The Pelicans situation is just one example of a broader trend. Dictatorial skills aren't in demand anymore.
Philadelphia 76ers head coach Brett Brown told Bob Cooney of Philly.com:
That fundamental formula still exists, but the resources that you apply to it are far greater. I came into the league and there were three of me [directors of development], and now every team probably has two or three. It's like hitting coaches in baseball; shooting coaches are going to be the emerging thing. I think that nearly half of the NBA teams have an isolated, dedicated shooting coach. We're going to blink and, in 5 years, everybody is going to have one of those, too. Development just spins off on so many areas with so many people nowadays.
Brown offers a hopeful template. He has adapted to a changing league, and he probably owes some thanks to Gregg Popovich, under whom he worked for years with the San Antonio Spurs.
Pop's demeanor and insistence on accountability are as old school as it gets, but the Spurs have been on the vanguard of analytics, sports science and innovation longer than any other team—largely because he's allowed them to be.
Not everyone's so malleable, though, which means throwbacks might have to settle for short-term jobs they wouldn't otherwise want if they'd like to keep working.
Take Scott Skiles' recent hiring by the Orlando Magic as one example. Skiles is as old school as they come; everything about him—from his demeanor to his look—says so.
But he's taking over a young team with modest expectations. His track record suggests he'll instill structure on both ends of the court but may not be around long enough to do more.
Dan Feldman of NBC Sports explains: "He doesn't have the record of player development the young Magic could use. But he should improve their defense, burn out everyone (including himself) and then cede way to Jim Boylan as interim coach. We've seen this too many times to expect anything different."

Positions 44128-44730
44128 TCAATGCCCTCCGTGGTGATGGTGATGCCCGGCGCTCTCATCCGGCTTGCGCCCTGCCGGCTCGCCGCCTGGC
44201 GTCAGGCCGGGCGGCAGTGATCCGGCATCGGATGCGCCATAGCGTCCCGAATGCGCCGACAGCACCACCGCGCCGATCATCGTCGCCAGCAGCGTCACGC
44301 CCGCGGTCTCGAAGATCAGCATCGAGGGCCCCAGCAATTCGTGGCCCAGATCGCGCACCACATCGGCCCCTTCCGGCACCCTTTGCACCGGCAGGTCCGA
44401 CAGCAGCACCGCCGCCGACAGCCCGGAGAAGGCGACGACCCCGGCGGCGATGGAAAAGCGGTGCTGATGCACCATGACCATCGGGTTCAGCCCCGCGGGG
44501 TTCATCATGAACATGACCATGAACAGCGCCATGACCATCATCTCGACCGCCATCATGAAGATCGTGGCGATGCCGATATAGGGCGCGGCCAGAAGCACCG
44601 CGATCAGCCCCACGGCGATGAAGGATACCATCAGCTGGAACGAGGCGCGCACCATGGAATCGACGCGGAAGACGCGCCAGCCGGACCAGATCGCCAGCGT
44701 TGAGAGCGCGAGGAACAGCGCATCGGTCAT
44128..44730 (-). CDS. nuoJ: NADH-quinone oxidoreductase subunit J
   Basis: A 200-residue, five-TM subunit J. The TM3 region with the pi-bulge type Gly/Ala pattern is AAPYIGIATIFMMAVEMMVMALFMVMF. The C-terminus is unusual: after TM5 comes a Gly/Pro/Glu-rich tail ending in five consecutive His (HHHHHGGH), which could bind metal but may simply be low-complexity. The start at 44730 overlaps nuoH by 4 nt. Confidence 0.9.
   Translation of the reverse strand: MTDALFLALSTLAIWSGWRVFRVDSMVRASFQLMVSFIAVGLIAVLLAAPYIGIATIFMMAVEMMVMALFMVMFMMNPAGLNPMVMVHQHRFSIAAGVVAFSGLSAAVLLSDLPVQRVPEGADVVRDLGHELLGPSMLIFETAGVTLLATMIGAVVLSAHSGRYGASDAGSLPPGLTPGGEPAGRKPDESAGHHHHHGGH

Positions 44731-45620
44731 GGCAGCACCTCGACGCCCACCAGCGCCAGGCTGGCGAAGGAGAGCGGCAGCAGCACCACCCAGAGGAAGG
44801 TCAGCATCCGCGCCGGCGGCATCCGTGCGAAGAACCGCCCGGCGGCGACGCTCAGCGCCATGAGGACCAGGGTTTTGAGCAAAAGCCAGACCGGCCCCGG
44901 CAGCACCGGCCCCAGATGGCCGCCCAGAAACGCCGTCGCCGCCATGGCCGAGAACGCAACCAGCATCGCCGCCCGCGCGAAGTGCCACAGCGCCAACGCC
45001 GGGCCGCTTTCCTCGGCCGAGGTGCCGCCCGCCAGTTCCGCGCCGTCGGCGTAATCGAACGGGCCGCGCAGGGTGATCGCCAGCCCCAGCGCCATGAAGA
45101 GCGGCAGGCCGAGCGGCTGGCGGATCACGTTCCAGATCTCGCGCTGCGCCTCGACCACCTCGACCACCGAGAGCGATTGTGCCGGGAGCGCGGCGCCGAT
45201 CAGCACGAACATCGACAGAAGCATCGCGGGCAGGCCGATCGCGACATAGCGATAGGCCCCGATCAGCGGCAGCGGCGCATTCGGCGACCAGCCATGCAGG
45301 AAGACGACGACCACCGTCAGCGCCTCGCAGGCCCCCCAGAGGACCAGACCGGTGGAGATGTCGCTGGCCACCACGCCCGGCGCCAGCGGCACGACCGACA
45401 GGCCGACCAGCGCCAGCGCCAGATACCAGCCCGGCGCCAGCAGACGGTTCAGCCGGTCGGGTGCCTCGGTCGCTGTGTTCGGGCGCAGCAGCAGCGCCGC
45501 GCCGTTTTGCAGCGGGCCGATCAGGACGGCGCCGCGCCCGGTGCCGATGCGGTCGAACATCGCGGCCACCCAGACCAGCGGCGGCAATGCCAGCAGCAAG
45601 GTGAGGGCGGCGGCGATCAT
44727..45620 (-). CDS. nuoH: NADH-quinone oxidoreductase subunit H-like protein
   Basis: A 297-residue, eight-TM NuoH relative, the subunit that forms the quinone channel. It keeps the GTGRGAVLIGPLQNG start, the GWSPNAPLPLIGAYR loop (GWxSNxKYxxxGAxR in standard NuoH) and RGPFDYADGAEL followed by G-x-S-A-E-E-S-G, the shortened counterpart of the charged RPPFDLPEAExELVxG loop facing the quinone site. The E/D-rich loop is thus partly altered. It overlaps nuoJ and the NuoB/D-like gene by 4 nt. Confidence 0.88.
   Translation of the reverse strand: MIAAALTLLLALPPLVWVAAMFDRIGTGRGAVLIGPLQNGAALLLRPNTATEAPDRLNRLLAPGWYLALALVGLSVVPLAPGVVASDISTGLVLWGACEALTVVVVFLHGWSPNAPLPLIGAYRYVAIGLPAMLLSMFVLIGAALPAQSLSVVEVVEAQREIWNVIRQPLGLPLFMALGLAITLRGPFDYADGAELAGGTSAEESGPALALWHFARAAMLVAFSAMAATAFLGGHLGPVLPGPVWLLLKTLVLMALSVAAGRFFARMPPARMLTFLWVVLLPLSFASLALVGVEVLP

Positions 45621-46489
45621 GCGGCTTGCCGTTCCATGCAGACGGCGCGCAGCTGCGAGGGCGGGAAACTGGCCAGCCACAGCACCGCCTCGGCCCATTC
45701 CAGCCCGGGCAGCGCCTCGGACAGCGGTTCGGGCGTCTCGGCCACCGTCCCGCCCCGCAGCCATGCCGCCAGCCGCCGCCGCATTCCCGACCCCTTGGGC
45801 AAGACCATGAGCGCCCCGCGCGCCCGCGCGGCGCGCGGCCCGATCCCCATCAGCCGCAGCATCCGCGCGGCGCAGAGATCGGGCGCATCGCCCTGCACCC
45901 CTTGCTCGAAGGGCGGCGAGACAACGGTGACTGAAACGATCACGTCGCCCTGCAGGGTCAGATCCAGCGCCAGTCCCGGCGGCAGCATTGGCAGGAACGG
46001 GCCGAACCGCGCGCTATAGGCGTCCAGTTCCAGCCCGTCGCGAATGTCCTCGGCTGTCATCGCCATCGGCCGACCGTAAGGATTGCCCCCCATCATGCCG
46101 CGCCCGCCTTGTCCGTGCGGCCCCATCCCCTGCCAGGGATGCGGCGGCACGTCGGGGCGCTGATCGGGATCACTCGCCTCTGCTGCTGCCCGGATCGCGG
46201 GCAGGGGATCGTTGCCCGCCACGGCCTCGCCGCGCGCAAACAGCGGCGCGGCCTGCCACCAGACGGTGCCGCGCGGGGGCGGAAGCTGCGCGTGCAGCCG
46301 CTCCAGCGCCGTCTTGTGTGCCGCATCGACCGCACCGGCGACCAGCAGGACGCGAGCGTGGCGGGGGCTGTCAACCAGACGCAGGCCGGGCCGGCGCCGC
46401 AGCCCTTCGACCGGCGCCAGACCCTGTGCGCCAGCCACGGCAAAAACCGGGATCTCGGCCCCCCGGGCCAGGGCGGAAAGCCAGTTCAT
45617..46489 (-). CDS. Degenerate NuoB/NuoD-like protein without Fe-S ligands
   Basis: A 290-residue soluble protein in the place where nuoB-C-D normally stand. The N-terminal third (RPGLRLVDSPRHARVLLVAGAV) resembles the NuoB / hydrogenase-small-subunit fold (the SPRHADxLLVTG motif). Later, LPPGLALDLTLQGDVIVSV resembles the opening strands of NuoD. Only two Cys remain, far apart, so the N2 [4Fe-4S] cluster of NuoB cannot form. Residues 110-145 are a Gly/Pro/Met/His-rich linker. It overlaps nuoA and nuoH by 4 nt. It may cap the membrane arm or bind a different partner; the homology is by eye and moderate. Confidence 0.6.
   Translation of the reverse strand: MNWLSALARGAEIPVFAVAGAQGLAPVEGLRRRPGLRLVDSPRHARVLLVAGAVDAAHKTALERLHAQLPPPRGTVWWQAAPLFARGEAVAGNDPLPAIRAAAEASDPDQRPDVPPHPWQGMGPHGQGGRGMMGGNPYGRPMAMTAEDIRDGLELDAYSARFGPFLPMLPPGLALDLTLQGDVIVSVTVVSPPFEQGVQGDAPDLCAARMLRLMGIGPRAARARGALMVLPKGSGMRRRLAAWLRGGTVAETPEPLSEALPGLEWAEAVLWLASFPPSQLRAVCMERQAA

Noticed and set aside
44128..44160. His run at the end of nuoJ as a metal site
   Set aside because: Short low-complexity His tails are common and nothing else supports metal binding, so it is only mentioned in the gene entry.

Skiles has never lasted longer than five full seasons in any spot, and he lost his job midseason in each of his last two stops.
Maybe this is the future for old-school coaches who don't adapt like Brown. Maybe they'll be used as tone-setters, guys who whip the troops into shape and then leave before they wear down or wear out their welcome with management.
Mark Jackson built something and had to hand it over to Steve Kerr.
Thibodeau ceded control to Fred Hoiberg.
If the trend holds, coaches like Thibodeau—who want autonomy, control and freedom to coach how they see fit—would face the irony of being mere parts of a larger system, a step in a process out of their control.
It's hard to imagine that's an appealing option.
If Thibodeau or Van Gundy or any other coaches of their ilk get jobs in the future, it'll be because they convince front offices they're ready to be flexible, or because a specific team wants the kind of discipline they'll bring—for a limited time only.
Look around the league. The coaching profiles of Kerr, Brad Stevens, Erik Spoelstra, Hoiberg, Popovich and even Rick Carlisle all feature youth, innovation, flexibility or all three.
Rigid autocrats like Thibs and Van Gundy are facing extinction in an NBA ecosystem that prizes adaptability and cooperation above everything else.
Grant Hughes covers the NBA for Bleacher Report. Follow him on Twitter @gt_hughes.